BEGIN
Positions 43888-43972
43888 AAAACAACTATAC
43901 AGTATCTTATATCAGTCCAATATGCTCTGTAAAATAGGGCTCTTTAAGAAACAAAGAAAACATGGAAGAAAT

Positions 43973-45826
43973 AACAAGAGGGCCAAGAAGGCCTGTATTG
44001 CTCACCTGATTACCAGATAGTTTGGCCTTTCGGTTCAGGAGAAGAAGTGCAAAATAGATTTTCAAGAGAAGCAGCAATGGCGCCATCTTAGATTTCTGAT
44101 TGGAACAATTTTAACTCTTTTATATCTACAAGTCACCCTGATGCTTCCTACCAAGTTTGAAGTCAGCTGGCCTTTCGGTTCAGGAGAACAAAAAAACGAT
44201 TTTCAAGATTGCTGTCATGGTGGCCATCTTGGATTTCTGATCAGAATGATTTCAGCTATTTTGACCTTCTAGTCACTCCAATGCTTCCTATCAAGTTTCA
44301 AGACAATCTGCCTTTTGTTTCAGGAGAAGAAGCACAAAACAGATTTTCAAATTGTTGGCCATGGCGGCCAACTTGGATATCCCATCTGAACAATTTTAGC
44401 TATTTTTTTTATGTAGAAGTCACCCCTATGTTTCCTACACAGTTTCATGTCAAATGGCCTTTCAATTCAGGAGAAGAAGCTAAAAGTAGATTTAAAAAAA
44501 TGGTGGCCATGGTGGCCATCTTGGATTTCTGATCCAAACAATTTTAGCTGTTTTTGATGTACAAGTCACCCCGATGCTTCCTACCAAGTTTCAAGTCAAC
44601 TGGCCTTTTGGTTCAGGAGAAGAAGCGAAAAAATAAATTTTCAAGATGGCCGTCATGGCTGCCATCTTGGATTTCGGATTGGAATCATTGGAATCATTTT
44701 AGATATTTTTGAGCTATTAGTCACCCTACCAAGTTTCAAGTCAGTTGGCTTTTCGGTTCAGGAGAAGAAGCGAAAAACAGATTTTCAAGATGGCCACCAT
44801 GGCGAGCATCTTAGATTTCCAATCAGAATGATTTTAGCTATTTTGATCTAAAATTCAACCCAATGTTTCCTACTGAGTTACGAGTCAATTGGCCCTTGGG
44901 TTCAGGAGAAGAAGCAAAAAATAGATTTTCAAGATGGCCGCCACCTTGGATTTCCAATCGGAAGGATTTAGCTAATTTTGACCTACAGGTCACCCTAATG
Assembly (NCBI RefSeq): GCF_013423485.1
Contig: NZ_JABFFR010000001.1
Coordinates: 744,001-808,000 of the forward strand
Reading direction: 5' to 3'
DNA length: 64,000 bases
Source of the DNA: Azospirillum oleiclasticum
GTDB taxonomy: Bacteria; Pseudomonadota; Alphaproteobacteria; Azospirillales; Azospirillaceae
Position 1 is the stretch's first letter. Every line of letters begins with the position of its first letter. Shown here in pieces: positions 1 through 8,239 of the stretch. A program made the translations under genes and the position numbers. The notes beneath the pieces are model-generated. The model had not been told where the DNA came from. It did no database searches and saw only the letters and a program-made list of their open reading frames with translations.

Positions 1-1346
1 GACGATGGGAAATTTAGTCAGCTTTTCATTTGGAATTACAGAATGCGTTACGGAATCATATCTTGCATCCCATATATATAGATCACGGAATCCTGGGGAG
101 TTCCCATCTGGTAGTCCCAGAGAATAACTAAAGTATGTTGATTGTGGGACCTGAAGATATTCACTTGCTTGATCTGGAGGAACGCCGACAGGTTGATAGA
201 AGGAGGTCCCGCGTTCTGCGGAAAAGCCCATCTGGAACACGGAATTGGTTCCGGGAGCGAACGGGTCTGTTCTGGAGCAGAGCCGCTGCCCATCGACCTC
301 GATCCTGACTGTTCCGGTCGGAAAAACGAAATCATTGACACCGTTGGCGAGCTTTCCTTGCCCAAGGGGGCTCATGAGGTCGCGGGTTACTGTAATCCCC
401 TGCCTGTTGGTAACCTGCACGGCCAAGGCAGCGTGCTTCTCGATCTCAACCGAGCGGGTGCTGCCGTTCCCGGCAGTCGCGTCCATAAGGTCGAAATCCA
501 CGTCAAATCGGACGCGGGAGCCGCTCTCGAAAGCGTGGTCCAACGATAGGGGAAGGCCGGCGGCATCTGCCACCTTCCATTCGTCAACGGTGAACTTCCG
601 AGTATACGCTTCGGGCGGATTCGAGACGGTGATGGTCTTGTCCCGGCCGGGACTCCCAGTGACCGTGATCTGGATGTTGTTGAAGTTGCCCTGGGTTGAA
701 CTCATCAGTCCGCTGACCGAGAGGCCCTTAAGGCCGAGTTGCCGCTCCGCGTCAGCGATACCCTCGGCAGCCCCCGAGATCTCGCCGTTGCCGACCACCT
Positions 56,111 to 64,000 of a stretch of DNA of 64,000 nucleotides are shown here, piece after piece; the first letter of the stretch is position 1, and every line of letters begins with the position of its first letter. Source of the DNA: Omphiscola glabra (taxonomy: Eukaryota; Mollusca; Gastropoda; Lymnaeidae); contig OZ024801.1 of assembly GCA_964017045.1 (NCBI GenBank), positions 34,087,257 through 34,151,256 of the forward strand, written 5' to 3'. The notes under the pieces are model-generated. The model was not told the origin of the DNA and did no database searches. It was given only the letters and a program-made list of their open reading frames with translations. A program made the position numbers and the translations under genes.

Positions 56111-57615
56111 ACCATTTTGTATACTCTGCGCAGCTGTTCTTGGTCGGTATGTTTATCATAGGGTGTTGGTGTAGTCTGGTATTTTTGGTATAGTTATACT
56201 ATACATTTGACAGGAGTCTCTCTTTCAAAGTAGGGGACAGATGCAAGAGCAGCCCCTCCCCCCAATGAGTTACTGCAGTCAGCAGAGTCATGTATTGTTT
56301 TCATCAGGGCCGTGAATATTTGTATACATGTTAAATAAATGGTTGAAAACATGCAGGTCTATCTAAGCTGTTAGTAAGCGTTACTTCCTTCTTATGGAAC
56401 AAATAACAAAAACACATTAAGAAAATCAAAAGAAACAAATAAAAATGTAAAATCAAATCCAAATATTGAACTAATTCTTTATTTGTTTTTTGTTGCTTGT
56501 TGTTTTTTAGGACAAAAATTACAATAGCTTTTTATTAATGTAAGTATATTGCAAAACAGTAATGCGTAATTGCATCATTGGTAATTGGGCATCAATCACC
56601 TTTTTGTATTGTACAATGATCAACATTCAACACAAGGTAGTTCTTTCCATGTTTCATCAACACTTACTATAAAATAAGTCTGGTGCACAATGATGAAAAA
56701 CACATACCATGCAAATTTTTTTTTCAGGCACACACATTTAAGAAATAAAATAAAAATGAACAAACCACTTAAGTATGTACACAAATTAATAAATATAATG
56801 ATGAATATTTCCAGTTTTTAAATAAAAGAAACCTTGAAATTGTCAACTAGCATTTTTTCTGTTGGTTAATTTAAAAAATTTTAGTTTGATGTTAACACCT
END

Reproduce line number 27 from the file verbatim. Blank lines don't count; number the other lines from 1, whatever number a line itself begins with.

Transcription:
201 AGGAGGTCCCGCGTTCTGCGGAAAAGCCCATCTGGAACACGGAATTGGTTCCGGGAGCGAACGGGTCTGTTCTGGAGCAGAGCCGCTGCCCATCGACCTC